A few weeks ago, at the shallow water bid round announcements, Energy Minister Franklin Khan chastised the media about not reporting enough positive news in the energy sector.
Media outlets, he felt, did not celebrate the Ryder Scott audit enough, that TT’s natural gas reserves had increased 14 per cent, when previously they had been dropping. Meanwhile, plastered on front pages was news that BPTT had drilled four dry infill wells, possibly compromising the future of the Atlantic train one expansion project.
To be sure, Ryder Scott wasn’t front page news, but it was noted. In fact, the first articles on the findings were written in November and were based on a leaked copy of the report. Khan only brought it up again five months later in response to a question from the Opposition in the Senate, where he added that he couldn’t say more because of confidentiality.
Most questions – whether it is on gas sales agreement with Venezuela, multinational companies’ negotiations with the NGC or concrete plans for restructuring Petrotrin – are all guarded behind confidentiality agreements because of the competitive environment in which these companies operate.
This would be fine if a main party in these negotiations were not state enterprises. While government revenue and overall output from the energy sector are fairly transparent, the terms and conditions of these contracts are generally opaque.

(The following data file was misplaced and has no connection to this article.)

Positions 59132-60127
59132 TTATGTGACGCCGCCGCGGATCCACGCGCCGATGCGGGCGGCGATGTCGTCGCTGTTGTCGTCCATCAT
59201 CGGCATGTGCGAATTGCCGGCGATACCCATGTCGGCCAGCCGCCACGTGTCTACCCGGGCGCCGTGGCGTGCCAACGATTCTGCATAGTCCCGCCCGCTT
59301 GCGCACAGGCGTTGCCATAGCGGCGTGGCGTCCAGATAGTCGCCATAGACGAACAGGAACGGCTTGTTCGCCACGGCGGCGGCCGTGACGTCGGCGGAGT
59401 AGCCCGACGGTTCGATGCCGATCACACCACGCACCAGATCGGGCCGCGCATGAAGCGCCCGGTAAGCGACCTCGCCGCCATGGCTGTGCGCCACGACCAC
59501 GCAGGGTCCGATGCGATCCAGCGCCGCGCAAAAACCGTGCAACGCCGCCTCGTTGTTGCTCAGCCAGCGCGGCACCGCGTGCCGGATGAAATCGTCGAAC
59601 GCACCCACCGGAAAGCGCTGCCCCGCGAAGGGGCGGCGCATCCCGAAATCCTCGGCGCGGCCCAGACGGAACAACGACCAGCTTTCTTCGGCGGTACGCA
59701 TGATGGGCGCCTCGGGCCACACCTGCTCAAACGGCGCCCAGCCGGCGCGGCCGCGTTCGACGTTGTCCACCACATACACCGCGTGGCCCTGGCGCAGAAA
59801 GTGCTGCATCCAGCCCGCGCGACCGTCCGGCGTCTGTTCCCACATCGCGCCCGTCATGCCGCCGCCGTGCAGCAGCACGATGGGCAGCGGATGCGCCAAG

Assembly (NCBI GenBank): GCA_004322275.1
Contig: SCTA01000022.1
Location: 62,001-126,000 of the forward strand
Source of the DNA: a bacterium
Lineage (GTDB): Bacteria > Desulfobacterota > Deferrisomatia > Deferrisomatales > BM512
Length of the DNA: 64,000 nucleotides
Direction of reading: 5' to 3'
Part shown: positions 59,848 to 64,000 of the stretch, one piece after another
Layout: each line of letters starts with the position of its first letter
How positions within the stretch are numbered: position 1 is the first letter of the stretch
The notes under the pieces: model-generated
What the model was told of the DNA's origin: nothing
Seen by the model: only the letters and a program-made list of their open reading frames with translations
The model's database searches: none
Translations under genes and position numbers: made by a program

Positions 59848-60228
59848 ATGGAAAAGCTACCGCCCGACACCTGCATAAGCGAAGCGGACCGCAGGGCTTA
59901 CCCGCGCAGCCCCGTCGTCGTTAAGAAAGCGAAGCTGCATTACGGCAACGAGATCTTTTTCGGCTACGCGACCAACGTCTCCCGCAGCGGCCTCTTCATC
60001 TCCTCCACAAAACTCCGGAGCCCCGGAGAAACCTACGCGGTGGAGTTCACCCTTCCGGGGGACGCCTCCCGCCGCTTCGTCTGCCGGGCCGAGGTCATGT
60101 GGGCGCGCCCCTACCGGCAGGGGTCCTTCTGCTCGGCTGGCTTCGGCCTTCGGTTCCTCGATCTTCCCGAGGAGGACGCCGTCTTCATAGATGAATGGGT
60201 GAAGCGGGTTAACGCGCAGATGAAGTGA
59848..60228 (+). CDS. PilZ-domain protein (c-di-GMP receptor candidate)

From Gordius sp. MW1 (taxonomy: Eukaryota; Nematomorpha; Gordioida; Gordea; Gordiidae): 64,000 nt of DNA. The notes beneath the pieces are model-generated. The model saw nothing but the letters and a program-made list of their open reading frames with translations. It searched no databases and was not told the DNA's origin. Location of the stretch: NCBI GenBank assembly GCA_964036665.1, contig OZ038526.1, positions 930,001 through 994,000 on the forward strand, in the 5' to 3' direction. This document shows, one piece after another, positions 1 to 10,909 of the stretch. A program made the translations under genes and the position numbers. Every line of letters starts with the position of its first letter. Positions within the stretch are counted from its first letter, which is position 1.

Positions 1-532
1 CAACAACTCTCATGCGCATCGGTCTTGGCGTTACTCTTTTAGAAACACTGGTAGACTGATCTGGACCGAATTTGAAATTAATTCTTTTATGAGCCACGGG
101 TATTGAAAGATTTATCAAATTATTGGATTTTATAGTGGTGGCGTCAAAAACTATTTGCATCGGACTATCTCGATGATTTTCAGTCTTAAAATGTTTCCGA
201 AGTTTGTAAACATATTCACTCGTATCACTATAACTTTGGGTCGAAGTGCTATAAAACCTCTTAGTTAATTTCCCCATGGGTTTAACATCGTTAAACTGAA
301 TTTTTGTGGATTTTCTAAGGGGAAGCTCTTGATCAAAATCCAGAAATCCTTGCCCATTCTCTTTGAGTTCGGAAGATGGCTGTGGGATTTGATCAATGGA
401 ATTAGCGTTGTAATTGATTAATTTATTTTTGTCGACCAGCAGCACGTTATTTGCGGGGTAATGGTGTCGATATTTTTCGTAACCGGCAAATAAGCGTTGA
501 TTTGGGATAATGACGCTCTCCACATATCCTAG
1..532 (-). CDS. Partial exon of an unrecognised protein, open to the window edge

That’s not the case in several countries with significant extractive industries. An article by the TT Extractive Industries Transparency Institute notes that around the world, either through specific legislation, the constitution or freedom of information, places like the Philippines, Colombia, Ghana and Azerbaijan require contract disclosure. Since Shell and BP operate in many of these jurisdictions, the concept would not be foreign to them. Even Guyana, in 2017, released its contract with Exxon Mobil, leading some to criticise if the government undersold itself. In TT, under the Petroleum Act, contract disclosure is prohibited. Citizens, then, cannot celebrate (or criticise) our wealth because we do not fully understand it.
Which brings us back to positive news. The Prime Minister and his delegation returned yesterday from high-powered meetings with top executives from the biggest multinationals operating in TT, including Shell, BP, EOG and BHP.
As far as the releases from the Office of the Prime Minister suggest, these meetings were all successful and the people of TT will benefit from stronger contracts. But there’s no way to corroborate this, is there?
The media’s job, Minister Khan should know by now, is not to just report the government’s PR. While we welcome these “positive developments” between the country and our biggest energy stakeholders, the media must critically analyse the context. These meetings come close on the heels of the news about Atlantic. It could be argued that deliberations with the government’s “empowered negotiating team” have been ongoing for some time, and these meetings would just be the culmination. It would be absurd to think, though, that the two majority shareholders in train one, Shell and BP, would have nothing to say about recent developments.
US president Donald Trump recently tweeted about the first LNG exports shipped from Louisiana. Trinidad was once the biggest exporter of LNG to the US. Now that country is no longer a market but a competitor. As the industry evolves this country’s first adopter status in LNG innovation means nothing if we cannot continue to find ways to be relevant. Khan wants positive news. He needs to start manoeuvring his ministry to create some.